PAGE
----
Martial Law On The Horizon

23 03 2007

I stumbled upon ••this article•• that discusses the overturning of the posse comitatus law (1878) in the 2007 National Defense Authorization Act. It’s funny that I found it today, as I have been thinking about this topic ever since the Warner Defense Act was passed. An excerpt from the article:

n October 2006, Bush signed into law the John Warner National Defense Authorization Act for Fiscal Year 2007. Quietly slipped into the law at the last minute, at the request of the Bush administration, were sections changing important legal principles, dating back 200 years, which limit the U.S. government’s ability to use the military to intervene in domestic affairs. These changes would allow Bush, whenever he thinks it necessary, to institute martial law–under which the military takes direct control over civilian administration.

Sec. 1042 of the Act, “Use of the Armed Forces in Major Public Emergencies,” effectively overturns what is known as posse comitatus. The Posse Comitatus Act is a law, passed in 1878, that prohibits the use of the regular military within the U.S. borders. The original passage of the Posse Comitatus Act was a very reactionary move that sealed the betrayal of Black people after the Civil War and brought the period of Reconstruction to an end. It decreed that federal troops could no longer be used inside the former Confederate states to enforce the new legal rights of Black people. Black people were turned over to the armed police and Klansmen serving the southern plantation owners, and the long period of Jim Crow began.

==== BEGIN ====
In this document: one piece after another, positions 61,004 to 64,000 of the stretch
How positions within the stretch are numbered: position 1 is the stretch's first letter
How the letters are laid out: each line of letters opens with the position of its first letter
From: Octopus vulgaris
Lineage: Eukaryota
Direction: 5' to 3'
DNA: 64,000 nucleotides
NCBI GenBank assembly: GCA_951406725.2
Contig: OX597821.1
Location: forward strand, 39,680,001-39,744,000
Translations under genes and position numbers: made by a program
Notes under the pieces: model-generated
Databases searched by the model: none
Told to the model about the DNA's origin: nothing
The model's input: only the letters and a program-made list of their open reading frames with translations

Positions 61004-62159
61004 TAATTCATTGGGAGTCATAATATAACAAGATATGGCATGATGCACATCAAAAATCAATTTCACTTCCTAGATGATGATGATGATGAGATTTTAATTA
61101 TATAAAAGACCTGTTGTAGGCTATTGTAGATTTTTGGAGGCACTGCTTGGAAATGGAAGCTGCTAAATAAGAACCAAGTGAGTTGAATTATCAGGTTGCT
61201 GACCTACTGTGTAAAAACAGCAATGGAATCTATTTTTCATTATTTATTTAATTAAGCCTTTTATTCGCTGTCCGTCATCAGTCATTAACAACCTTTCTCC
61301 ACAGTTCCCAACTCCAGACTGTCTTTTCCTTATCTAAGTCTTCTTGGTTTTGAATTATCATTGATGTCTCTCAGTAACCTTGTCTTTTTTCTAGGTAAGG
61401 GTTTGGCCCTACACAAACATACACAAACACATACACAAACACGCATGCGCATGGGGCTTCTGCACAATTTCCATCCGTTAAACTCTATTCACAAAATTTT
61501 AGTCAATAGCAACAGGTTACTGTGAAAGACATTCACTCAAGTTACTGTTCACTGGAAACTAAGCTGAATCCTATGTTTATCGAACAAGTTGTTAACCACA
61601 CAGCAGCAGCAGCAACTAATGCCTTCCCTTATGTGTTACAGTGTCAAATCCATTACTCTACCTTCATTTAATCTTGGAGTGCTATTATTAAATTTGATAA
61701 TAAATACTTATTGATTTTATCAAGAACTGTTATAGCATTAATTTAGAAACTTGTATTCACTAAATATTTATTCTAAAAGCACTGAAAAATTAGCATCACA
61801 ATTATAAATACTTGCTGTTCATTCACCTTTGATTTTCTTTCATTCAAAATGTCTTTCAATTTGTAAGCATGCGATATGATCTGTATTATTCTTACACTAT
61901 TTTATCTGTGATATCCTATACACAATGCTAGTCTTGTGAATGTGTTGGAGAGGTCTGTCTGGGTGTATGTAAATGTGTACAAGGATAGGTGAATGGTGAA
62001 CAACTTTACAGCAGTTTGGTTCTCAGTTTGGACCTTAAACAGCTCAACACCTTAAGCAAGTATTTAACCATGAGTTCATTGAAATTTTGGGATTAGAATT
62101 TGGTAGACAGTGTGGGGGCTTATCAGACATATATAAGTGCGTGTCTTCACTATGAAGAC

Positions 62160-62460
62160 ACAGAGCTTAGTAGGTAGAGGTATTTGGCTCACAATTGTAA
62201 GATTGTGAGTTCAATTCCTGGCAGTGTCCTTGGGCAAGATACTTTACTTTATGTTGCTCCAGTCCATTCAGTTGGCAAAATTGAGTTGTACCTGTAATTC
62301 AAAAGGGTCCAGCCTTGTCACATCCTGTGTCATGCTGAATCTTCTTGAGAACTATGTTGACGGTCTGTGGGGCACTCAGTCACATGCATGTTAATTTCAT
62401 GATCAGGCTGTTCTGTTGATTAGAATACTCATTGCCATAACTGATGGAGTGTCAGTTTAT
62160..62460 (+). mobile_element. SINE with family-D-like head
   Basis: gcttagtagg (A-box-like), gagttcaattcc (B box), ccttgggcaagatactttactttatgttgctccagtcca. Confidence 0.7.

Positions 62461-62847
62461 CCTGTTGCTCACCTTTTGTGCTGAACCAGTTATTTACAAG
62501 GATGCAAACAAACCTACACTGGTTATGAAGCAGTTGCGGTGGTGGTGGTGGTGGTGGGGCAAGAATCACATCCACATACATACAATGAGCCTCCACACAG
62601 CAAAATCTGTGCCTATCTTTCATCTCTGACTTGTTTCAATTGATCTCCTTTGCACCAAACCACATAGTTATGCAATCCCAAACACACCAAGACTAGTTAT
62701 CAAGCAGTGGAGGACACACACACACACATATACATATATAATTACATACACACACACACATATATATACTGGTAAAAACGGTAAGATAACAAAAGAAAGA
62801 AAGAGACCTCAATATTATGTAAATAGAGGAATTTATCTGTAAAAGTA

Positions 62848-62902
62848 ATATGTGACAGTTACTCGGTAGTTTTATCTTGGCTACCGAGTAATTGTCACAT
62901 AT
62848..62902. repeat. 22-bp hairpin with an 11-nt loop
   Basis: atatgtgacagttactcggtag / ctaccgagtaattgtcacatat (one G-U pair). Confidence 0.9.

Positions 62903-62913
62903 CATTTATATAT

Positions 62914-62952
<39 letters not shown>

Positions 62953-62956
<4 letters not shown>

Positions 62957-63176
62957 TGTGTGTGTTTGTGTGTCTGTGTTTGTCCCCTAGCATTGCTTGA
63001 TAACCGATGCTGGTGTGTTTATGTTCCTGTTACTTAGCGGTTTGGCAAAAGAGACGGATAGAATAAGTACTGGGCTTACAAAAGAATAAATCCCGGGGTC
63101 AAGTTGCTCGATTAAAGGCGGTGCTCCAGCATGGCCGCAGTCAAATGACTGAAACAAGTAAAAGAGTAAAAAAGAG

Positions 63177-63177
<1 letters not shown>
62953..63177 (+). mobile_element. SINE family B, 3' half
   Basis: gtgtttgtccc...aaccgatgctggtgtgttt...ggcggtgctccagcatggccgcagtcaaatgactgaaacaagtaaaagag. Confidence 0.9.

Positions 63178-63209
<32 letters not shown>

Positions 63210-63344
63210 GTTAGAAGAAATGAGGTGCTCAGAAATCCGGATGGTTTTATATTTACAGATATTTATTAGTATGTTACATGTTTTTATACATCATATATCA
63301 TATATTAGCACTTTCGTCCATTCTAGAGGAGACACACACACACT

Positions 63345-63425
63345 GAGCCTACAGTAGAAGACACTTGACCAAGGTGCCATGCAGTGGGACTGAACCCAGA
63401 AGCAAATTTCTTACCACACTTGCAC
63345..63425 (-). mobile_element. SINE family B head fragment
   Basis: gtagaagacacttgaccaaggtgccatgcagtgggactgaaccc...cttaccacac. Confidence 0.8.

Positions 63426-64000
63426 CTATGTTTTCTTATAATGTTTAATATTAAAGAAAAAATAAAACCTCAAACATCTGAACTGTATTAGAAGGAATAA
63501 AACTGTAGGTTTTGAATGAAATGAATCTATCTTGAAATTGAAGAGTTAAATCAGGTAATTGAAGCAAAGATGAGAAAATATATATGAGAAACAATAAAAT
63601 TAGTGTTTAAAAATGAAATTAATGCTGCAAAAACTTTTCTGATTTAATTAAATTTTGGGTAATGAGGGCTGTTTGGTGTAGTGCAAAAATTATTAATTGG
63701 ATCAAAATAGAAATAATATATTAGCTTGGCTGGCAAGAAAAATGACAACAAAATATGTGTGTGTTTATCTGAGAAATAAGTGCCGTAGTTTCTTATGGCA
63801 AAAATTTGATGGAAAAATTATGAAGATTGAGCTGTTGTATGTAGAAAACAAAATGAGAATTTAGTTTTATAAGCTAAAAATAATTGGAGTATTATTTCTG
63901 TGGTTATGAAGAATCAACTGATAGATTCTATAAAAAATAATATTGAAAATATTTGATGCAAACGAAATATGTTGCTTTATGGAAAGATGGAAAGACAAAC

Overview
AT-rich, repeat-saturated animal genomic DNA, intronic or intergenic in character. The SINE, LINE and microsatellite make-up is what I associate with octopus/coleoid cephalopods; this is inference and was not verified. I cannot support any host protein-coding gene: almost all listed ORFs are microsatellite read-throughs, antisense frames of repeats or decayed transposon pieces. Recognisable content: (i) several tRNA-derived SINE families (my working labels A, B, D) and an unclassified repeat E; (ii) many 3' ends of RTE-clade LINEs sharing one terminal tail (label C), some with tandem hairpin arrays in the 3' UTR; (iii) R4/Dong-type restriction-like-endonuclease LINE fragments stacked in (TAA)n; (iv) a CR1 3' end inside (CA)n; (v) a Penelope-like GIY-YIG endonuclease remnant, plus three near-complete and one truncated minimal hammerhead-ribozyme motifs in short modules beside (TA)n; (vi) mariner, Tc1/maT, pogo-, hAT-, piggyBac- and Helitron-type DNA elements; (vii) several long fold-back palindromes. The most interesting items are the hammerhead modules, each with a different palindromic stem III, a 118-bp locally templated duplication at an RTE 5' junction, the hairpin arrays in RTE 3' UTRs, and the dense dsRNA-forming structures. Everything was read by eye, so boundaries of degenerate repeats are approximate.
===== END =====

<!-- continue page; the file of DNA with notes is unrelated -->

During the 20th century, posse comitatus objectively started to play a new role within the bourgeois democratic framework: as a legal barrier to the direct influence of the powerful military establishment and the armed forces over domestic U.S. society. It served to some degree as an obstacle against military coups and presidents seizing military control over the country. (However, National Guard troops have been legally available to the ruling class for use inside the U.S., and there have been other loopholes to the prohibition of the use of armed forces domestically, as in the mobilization of Marine troops during the 1992 L.A. Rebellion.)

This website seems to be fairly left-wing, but makes an excellent point. With the transfer of power over the National Guard from the states to the federal government (under the Warner Defense Act), and now the removal of legal obsticles to the use of the regular army within the United States, Bush has — in my opinion — literally paved the way for dictatorship. Perhaps not today, or tomorrow, but eventually.

I personally don’t think Bush himself would bother. What scares me is that he does not seem to think that other presidents might very easily take advantage of all of the loop-holes he’s created and seize control of the nation.

We had a good country once.




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